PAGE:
What is your point? A family of 6 kids will be very poor if the father has a minimum wage type job. There is a fundamental issue in the Charedi/Orthodox world, large families are not really supported in Western economies. When you add on the lack of education the situation is dire.

bluke said...

Garnel, I agree with you 100%. I posted about this a long time ago (The Charedi view of the government and money that the Charedi world looks at the government as a cash machine.

amyrpk said...

The obsession with skilled/unskilled cracks me up. Looking at my husband: He came here with a PhD and decades of experience both in the lab and as a teacher at both college and high school levels. But because he made aliyah in his 50s, he has gone begging for work. He gets occasional day work in the local shuk, moving boxes of fruit.

When he even went to the Misrad ha'Kninukh to have his teaching licenses accepted and to sign up for the required courses, they turned him down, saying, "When we put some effort into training, we hope to get a few more years back in return than you'll be able to give."

Yeah, after he screamed and yelled and threw a full-scale Israeli-style fit, they took him, but by the time it's done, who's going to hire him? Now he's 60.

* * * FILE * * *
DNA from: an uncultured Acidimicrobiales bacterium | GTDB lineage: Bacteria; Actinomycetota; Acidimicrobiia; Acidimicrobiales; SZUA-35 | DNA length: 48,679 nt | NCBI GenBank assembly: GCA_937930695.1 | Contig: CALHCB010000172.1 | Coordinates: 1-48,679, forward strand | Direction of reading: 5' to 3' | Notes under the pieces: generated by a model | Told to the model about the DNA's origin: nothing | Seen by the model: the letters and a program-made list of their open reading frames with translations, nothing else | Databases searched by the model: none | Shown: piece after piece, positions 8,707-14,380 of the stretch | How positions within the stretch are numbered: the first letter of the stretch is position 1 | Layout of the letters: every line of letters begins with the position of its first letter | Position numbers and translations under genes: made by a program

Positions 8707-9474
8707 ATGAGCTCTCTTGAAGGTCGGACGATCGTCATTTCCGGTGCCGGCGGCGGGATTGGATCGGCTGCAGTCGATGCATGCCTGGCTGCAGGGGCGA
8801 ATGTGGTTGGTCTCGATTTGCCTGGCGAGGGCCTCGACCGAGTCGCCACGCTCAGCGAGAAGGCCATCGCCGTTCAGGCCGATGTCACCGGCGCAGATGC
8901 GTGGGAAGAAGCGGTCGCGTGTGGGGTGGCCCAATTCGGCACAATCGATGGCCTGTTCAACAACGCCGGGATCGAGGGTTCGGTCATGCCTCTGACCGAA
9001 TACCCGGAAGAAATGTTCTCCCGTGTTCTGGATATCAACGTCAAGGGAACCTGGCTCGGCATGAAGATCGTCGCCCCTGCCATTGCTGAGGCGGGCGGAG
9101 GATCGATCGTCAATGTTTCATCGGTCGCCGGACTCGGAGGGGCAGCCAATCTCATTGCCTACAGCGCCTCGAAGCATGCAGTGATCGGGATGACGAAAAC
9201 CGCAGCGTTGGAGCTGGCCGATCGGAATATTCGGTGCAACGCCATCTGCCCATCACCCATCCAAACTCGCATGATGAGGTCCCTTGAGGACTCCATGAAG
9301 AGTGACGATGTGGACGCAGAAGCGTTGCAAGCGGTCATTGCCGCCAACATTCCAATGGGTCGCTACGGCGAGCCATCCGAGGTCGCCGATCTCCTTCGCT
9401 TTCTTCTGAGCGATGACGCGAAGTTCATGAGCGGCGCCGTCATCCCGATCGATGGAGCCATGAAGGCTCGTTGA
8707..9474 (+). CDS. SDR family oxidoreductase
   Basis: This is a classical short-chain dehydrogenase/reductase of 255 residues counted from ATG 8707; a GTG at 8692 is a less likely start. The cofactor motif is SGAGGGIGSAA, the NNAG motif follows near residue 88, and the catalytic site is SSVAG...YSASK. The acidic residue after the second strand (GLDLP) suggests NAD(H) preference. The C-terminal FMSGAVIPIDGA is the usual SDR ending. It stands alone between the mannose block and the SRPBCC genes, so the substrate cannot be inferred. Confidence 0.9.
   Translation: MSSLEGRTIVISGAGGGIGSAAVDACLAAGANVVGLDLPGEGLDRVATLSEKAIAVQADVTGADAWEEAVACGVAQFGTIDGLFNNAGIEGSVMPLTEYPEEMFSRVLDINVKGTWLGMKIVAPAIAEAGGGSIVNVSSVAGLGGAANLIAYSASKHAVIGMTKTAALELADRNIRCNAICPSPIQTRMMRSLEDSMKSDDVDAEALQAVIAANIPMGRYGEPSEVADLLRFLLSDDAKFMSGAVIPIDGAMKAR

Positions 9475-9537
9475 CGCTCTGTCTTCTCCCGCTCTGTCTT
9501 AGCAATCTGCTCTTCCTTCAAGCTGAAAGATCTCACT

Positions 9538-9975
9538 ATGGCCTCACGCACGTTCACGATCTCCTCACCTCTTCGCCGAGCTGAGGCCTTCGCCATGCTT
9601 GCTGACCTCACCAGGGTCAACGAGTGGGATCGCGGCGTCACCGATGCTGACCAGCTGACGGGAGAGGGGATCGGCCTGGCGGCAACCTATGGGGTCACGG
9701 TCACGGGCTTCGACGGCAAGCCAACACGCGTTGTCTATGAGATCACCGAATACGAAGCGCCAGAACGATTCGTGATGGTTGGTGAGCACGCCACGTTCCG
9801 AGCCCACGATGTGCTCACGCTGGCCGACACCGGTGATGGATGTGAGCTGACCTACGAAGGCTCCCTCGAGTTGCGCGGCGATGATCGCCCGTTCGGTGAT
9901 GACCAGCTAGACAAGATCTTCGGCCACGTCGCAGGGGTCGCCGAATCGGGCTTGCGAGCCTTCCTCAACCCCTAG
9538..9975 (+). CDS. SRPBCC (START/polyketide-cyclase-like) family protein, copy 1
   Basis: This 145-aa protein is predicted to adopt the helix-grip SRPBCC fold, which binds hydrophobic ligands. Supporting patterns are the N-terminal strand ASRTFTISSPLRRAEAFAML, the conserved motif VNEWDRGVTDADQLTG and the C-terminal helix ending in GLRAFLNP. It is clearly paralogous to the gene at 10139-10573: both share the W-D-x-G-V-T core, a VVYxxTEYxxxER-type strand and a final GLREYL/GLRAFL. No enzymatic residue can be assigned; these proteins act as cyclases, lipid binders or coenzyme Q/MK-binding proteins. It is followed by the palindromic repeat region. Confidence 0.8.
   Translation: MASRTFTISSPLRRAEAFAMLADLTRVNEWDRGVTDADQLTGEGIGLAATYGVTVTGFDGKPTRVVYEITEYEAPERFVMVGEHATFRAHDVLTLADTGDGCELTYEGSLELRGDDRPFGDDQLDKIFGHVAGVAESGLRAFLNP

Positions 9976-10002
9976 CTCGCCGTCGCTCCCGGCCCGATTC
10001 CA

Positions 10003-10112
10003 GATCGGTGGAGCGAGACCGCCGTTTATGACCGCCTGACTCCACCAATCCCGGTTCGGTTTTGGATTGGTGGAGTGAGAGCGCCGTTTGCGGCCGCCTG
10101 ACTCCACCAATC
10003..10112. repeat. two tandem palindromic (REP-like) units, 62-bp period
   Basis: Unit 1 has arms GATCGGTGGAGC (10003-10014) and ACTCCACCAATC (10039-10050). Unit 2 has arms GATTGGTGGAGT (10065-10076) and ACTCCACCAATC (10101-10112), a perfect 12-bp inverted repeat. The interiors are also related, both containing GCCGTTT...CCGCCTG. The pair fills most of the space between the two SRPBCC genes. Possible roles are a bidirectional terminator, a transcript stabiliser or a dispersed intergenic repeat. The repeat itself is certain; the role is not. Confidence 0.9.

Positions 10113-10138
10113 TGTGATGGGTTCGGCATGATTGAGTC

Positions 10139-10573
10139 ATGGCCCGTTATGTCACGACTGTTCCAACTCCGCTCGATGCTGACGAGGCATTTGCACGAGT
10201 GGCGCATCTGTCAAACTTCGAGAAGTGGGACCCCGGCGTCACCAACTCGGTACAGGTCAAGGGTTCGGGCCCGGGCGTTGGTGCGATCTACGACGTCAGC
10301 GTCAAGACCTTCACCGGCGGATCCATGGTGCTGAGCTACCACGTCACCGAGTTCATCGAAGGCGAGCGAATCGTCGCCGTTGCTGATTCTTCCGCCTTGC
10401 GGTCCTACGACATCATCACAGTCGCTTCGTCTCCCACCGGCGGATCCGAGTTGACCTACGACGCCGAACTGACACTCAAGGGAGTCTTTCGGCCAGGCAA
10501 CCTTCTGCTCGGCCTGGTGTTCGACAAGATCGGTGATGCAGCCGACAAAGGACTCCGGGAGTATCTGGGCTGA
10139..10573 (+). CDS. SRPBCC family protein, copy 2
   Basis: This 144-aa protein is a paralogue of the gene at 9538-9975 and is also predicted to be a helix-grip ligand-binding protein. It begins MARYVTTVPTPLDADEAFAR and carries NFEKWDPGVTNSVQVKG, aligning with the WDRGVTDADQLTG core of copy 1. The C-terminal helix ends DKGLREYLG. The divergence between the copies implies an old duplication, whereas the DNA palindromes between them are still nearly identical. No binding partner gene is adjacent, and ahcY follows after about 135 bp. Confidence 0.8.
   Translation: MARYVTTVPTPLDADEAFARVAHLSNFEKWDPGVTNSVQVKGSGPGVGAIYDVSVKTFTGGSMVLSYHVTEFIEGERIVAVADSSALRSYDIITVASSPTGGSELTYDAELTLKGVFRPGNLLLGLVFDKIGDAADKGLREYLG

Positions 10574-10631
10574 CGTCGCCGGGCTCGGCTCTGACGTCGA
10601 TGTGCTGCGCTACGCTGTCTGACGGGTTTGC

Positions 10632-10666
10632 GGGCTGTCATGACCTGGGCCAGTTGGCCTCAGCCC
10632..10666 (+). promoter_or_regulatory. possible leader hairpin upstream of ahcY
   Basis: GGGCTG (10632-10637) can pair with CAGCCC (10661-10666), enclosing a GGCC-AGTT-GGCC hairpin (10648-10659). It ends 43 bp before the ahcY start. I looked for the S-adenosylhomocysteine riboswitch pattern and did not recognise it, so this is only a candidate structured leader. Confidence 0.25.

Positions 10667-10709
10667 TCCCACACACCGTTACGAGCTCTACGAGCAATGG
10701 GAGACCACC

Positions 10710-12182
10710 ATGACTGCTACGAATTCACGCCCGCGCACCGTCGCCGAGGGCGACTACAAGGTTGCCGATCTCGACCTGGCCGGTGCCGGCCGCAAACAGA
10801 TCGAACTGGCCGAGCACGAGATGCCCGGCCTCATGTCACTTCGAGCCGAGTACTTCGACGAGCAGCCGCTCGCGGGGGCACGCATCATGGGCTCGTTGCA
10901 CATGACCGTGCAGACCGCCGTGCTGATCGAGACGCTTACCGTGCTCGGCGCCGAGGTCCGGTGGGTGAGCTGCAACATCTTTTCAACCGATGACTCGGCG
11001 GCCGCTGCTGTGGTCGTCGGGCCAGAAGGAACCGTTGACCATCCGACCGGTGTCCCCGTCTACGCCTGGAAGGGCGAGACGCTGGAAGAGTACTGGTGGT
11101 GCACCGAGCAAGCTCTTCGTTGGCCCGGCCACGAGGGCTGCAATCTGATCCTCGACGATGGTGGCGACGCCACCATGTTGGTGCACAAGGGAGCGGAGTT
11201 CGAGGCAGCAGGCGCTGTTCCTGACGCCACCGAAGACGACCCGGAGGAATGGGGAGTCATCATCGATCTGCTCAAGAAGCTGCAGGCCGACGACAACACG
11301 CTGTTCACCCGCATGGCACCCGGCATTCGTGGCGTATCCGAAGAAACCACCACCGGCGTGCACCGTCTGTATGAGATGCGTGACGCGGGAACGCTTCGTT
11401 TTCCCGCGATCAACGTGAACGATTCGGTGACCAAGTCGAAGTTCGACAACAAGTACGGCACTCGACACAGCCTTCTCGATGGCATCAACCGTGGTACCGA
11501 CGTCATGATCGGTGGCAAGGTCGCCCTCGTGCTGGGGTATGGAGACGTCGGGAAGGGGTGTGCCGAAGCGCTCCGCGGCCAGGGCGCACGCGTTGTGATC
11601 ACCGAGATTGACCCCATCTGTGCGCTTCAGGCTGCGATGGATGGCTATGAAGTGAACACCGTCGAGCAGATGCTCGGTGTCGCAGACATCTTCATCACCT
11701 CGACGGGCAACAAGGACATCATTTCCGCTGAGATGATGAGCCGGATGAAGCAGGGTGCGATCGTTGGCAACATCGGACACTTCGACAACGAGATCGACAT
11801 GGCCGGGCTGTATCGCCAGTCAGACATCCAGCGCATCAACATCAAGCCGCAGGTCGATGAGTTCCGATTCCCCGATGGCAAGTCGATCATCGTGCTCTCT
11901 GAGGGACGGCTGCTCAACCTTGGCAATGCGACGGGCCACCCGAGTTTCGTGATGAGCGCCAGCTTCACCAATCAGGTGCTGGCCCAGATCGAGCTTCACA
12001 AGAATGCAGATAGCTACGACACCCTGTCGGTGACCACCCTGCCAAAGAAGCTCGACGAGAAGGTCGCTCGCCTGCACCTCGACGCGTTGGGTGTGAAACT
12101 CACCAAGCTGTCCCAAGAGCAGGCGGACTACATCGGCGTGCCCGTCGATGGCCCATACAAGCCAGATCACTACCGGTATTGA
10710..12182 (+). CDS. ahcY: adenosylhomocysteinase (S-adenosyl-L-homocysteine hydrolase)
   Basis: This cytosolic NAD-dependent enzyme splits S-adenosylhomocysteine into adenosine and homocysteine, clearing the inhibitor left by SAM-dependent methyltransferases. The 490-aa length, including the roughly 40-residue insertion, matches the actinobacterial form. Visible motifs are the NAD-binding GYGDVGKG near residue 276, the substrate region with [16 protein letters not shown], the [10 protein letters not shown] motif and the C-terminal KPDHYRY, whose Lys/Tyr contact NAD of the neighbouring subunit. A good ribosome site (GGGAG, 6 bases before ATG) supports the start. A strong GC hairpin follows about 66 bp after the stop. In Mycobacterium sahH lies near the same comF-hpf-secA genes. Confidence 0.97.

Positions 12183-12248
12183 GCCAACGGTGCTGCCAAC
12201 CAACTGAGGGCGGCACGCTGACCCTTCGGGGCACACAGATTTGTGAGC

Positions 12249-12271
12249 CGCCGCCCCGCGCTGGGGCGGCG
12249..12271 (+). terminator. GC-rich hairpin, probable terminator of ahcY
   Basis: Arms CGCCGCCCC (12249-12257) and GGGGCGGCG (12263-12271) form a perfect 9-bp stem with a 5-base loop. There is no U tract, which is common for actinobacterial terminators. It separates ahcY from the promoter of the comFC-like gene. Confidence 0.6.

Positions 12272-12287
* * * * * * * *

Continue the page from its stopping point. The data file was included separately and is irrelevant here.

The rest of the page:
My point is, ranting about this, that, or the other generalization with little soundbites, as this discussion has been doing, is useless. Because the reality of individual people is what we're deaing with. And there are plenty of Chareidim who can work and do work, and there are plenty of nonreligious organizations that also look at the gov't as a cash machine.

And no, my husband and I are not Khareidi.

bluke said...


Sorry to disappoint you but your husband couldn't find a job for a simple reason - Age - there is a lot of age discrimination (in Israel as well as the US)

Your specific situation has little or nothing to do with the current situation with the Charedim. If your husband had made aliya at the age of 30 with a PhD I don't think he would have had such a hard time finding a job (depending of course what his PhD is in).